Battles Won, the War Lost: Animal Liberation Today

Whether we are closer to achieving animal liberation today than 1700 years ago is very difficult to determine. On one hand, more people understand and embrace animal liberation today than ever before. Much of this success, of course, is due to the educational efforts of animal liberationists. In addition, animal liberationists continue to wage successful campaigns on a variety of fronts. Together, these accomplishments have definitely brought animal liberation a little closer to realization, at least for some animals.

Focusing on the successes of the animal liberation movement, however, leads to an extremely distorted view of where we stand in the effort to achieve animal liberation. This is because despite all of our success, it remains true that more animals are being slaughtered, tortured, and abused today than ever before in history. Even more disturbing is the fact that the situation for the animals is getting worse, not better. For example, just last year, the McDonald's corporation alone opened 1600 new restaurants in 120 countries, thereby dramatically expanding the market for animal products around the world.

The McDonald's Threat to Animal Liberation

As the market for animal products expands globally, the need for animal liberation becomes more acute, while the likelihood of animal liberation succeeding goes way down. I call this relationship the McDonald's threat to animal liberation. What is widely understood is the first part of the equation, namely, that more hamburgers means more factory farms and hence, more injustice to animals. Less commonly scrutinized, yet ultimately far more important, is how McDonald's success around the world makes animal liberation increasingly less likely to succeed. This phenomenon is at the heart of why animal liberationists today are winning battles, yet losing the war for animal liberation.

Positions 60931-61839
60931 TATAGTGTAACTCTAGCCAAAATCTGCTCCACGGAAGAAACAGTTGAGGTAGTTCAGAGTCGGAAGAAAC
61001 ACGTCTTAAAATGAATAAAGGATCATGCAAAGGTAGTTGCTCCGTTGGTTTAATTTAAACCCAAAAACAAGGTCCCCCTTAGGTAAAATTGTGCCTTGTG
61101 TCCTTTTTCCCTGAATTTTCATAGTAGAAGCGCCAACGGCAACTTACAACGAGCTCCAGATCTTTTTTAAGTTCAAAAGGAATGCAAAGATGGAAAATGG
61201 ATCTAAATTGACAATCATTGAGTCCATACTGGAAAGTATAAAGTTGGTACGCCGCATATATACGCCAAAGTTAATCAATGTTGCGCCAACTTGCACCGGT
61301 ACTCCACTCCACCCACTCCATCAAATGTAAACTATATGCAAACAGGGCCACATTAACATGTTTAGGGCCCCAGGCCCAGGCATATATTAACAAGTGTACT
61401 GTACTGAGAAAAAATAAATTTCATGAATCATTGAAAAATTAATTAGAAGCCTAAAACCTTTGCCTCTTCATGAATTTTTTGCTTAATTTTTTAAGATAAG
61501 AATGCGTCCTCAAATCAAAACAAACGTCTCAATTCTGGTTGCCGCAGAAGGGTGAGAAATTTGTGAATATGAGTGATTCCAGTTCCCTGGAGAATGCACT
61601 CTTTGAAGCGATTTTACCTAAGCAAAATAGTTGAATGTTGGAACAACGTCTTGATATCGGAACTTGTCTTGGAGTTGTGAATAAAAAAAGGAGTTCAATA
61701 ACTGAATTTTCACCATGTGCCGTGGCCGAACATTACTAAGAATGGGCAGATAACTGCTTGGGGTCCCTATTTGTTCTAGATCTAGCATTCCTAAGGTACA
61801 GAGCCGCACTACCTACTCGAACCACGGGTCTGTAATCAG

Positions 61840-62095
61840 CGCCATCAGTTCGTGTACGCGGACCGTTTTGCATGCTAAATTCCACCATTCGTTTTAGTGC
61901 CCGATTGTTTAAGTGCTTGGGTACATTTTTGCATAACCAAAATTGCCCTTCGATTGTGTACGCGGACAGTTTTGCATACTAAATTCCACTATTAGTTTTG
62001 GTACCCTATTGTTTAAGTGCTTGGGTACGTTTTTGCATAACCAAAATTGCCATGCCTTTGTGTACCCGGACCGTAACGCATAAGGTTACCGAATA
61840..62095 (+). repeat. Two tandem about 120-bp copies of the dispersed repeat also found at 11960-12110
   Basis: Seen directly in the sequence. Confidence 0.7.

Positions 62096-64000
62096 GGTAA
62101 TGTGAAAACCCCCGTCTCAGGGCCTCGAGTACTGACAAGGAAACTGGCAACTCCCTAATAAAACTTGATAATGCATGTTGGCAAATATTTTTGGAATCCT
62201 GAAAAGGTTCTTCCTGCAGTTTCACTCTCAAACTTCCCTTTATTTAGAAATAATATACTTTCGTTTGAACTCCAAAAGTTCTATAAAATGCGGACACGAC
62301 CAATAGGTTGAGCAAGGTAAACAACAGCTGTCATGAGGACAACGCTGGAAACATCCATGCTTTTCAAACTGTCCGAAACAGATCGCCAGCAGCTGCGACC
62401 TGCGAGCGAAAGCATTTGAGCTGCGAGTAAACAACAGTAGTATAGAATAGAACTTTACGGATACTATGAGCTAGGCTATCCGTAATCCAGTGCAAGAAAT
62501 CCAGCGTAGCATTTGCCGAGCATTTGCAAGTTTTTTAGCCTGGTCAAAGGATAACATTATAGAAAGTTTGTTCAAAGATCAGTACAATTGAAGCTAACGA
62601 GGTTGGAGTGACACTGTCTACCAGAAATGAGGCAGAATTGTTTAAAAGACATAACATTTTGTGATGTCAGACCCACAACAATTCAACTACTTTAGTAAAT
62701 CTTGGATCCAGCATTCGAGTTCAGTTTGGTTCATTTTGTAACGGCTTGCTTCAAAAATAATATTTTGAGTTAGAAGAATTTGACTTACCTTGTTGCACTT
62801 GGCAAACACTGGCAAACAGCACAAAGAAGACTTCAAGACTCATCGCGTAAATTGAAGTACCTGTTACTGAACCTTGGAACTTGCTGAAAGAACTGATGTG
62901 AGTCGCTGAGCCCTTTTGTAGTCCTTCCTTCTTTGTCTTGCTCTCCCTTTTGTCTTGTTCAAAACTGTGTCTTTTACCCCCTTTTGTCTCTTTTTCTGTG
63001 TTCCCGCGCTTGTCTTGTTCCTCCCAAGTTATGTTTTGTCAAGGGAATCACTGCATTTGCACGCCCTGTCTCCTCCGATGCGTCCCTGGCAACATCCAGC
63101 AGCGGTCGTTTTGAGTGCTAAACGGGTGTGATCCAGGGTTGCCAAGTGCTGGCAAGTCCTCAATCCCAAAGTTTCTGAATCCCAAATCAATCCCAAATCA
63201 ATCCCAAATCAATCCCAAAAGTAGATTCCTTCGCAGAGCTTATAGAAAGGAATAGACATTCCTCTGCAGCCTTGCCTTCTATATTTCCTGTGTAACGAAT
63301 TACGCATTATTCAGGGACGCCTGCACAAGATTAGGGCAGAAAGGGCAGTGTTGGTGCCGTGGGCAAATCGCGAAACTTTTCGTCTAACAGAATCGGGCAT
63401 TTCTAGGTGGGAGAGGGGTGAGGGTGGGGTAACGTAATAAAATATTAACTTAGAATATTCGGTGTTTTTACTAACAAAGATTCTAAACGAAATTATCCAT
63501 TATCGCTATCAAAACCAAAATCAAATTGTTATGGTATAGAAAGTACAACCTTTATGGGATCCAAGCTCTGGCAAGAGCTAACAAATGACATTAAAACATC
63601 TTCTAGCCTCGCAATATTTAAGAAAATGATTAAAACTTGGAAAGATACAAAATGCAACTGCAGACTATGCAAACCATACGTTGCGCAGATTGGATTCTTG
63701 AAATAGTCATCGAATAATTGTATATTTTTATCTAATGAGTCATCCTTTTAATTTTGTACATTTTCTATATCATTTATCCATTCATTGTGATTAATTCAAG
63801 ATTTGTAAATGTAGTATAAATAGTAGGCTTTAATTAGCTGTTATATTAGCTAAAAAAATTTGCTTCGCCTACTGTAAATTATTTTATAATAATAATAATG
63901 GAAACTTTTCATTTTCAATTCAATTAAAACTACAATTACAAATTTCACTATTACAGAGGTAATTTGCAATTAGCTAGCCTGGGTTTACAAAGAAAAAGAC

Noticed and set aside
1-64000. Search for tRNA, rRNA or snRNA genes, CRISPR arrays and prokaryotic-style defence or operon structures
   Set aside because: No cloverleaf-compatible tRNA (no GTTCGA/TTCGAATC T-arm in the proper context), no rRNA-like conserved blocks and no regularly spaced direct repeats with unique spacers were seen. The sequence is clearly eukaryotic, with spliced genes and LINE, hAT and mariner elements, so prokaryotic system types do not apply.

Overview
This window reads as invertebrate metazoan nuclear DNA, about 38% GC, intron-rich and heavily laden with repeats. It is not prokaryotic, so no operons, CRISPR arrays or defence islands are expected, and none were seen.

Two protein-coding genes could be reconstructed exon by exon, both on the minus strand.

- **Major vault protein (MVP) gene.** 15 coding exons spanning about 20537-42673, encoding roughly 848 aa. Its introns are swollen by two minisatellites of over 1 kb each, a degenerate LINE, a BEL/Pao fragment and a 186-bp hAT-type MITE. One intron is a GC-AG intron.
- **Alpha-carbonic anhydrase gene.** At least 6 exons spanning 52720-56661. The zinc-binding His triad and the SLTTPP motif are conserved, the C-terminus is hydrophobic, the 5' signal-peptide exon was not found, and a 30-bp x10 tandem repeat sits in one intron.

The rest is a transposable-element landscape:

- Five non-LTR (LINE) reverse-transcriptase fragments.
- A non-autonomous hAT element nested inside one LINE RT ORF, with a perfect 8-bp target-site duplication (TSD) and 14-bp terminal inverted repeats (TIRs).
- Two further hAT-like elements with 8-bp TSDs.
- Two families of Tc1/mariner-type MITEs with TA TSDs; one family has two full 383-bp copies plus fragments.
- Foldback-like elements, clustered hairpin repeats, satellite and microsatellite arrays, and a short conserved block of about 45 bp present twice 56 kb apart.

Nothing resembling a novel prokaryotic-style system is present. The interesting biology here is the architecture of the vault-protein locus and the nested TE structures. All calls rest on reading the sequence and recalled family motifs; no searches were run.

The McDonald's threat to animal liberation begins with its customers. Every day, millions of them flock to McDonald's restaurants because of their familiarity, ubiquity, and convenience. Many have come to rely on McDonald's, as much for temporary day care as for its cheap, tasty finger food. The point is that people who depend on the services that McDonald's provides cannot take animal liberation seriously, much less embrace it themselves. And why should they, when they are perfectly happy with the way things are?

Customers are not the only people that have become dependent on McDonald's. Millions of McDonald's employees and contractees find themselves in a similar position, as do all the charitable organizations that McDonald's patronizes each year. What binds all of these people together, from Idaho potato farmers to corporate managers to non-profit administrators, is their dependence on the success of McDonald's. This dependence is the cause of their unwillingness to entertain the mere suggestion, let alone support the cause, of animal liberation. Moreover, people whose careers, livelihoods, and families are counting on the success of McDonald's have every reason to see animal liberation fail.

The problem with McDonald's, and companies like McDonald's, therefore, is not just that they perpetuate injustice to animals, or the fact that they are steadily increasing that injustice by driving up the demand for animal products. Rather, the problem is that as the market for animal products expands, the interests of millions of people become powerfully aligned against animal liberation.